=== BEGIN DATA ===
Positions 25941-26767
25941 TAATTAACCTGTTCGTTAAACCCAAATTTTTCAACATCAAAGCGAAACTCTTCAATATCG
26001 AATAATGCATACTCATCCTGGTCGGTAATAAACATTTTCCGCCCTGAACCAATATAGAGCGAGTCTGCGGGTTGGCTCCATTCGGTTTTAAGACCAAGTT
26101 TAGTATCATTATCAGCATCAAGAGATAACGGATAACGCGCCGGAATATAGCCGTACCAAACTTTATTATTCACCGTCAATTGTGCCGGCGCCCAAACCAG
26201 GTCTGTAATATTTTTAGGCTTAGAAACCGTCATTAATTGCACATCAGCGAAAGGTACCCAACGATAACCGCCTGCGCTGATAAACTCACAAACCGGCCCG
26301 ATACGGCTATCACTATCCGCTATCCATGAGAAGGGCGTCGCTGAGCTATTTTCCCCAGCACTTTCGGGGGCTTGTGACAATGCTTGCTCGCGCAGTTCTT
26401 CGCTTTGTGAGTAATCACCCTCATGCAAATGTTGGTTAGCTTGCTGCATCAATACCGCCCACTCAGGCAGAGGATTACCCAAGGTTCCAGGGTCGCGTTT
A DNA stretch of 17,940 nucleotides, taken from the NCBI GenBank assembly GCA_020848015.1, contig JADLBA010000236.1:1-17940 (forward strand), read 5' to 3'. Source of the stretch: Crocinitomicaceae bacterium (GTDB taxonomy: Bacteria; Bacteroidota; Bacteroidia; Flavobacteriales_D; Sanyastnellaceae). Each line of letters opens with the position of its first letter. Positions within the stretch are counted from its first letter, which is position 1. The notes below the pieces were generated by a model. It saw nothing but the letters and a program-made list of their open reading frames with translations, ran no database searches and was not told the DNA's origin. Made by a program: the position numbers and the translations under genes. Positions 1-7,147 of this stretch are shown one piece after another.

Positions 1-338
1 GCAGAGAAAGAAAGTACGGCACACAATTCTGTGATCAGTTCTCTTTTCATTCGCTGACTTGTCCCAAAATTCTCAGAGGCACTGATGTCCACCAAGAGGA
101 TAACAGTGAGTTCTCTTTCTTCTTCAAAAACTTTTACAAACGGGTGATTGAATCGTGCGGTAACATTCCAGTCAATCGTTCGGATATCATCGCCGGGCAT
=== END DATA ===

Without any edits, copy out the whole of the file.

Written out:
Positions 25941-26767
25941 TAATTAACCTGTTCGTTAAACCCAAATTTTTCAACATCAAAGCGAAACTCTTCAATATCG
26001 AATAATGCATACTCATCCTGGTCGGTAATAAACATTTTCCGCCCTGAACCAATATAGAGCGAGTCTGCGGGTTGGCTCCATTCGGTTTTAAGACCAAGTT
26101 TAGTATCATTATCAGCATCAAGAGATAACGGATAACGCGCCGGAATATAGCCGTACCAAACTTTATTATTCACCGTCAATTGTGCCGGCGCCCAAACCAG
26201 GTCTGTAATATTTTTAGGCTTAGAAACCGTCATTAATTGCACATCAGCGAAAGGTACCCAACGATAACCGCCTGCGCTGATAAACTCACAAACCGGCCCG
26301 ATACGGCTATCACTATCCGCTATCCATGAGAAGGGCGTCGCTGAGCTATTTTCCCCAGCACTTTCGGGGGCTTGTGACAATGCTTGCTCGCGCAGTTCTT
26401 CGCTTTGTGAGTAATCACCCTCATGCAAATGTTGGTTAGCTTGCTGCATCAATACCGCCCACTCAGGCAGAGGATTACCCAAGGTTCCAGGGTCGCGTTT
A DNA stretch of 17,940 nucleotides, taken from the NCBI GenBank assembly GCA_020848015.1, contig JADLBA010000236.1:1-17940 (forward strand), read 5' to 3'. Source of the stretch: Crocinitomicaceae bacterium (GTDB taxonomy: Bacteria; Bacteroidota; Bacteroidia; Flavobacteriales_D; Sanyastnellaceae). Each line of letters opens with the position of its first letter. Positions within the stretch are counted from its first letter, which is position 1. The notes below the pieces were generated by a model. It saw nothing but the letters and a program-made list of their open reading frames with translations, ran no database searches and was not told the DNA's origin. Made by a program: the position numbers and the translations under genes. Positions 1-7,147 of this stretch are shown one piece after another.

Positions 1-338
1 GCAGAGAAAGAAAGTACGGCACACAATTCTGTGATCAGTTCTCTTTTCATTCGCTGACTTGTCCCAAAATTCTCAGAGGCACTGATGTCCACCAAGAGGA
101 TAACAGTGAGTTCTCTTTCTTCTTCAAAAACTTTTACAAACGGGTGATTGAATCGTGCGGTAACATTCCAGTCAATCGTTCGGATATCATCGCCGGGCAT